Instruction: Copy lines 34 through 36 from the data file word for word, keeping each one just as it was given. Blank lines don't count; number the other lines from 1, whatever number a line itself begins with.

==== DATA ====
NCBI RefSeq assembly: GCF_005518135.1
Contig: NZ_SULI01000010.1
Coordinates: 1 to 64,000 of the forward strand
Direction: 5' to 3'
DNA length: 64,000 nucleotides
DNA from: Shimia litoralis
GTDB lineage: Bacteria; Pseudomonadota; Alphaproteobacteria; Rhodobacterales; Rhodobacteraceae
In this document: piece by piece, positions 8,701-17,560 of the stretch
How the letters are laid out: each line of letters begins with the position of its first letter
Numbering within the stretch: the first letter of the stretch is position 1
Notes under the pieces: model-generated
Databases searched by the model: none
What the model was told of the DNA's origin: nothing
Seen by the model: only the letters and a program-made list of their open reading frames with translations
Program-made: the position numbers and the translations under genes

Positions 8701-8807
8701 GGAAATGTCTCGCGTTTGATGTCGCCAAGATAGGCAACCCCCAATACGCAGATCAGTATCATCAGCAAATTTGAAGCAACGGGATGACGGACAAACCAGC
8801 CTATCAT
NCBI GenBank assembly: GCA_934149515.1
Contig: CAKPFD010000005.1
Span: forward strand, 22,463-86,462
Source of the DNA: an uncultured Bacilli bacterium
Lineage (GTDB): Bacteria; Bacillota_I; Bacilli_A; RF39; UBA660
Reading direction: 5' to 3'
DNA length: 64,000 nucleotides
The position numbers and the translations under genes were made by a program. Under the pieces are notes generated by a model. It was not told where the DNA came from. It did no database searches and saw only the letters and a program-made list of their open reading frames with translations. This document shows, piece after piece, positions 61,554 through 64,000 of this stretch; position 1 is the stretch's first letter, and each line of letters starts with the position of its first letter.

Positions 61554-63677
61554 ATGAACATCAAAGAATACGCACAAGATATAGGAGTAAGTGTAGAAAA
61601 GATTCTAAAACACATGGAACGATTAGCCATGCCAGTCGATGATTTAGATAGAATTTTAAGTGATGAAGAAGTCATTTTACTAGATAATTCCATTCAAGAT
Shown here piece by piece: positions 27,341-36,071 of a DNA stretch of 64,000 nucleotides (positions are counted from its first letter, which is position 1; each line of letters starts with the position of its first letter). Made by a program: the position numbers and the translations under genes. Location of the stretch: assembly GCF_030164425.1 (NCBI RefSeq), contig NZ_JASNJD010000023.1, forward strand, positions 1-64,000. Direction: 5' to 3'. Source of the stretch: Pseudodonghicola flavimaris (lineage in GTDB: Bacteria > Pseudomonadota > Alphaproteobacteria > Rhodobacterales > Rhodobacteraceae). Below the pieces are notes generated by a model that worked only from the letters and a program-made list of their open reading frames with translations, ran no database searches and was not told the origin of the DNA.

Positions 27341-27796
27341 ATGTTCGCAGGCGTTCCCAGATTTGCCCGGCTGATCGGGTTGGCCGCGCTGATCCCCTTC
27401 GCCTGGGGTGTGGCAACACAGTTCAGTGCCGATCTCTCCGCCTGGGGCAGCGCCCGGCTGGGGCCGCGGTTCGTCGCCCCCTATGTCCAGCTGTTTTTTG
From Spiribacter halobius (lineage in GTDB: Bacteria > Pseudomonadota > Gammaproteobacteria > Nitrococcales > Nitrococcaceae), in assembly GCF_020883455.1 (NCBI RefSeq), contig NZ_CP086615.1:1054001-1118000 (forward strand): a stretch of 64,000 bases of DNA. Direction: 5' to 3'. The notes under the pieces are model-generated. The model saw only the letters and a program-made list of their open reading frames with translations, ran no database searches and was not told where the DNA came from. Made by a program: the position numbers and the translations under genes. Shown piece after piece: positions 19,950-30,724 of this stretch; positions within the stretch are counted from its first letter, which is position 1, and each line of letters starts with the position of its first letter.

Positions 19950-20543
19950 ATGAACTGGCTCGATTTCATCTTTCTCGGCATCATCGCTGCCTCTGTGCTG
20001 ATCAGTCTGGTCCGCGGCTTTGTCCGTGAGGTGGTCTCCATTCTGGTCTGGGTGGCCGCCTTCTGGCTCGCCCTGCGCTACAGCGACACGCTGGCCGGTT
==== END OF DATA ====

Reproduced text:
From Spiribacter halobius (lineage in GTDB: Bacteria > Pseudomonadota > Gammaproteobacteria > Nitrococcales > Nitrococcaceae), in assembly GCF_020883455.1 (NCBI RefSeq), contig NZ_CP086615.1:1054001-1118000 (forward strand): a stretch of 64,000 bases of DNA. Direction: 5' to 3'. The notes under the pieces are model-generated. The model saw only the letters and a program-made list of their open reading frames with translations, ran no database searches and was not told where the DNA came from. Made by a program: the position numbers and the translations under genes. Shown piece after piece: positions 19,950-30,724 of this stretch; positions within the stretch are counted from its first letter, which is position 1, and each line of letters starts with the position of its first letter.

Positions 19950-20543
19950 ATGAACTGGCTCGATTTCATCTTTCTCGGCATCATCGCTGCCTCTGTGCTG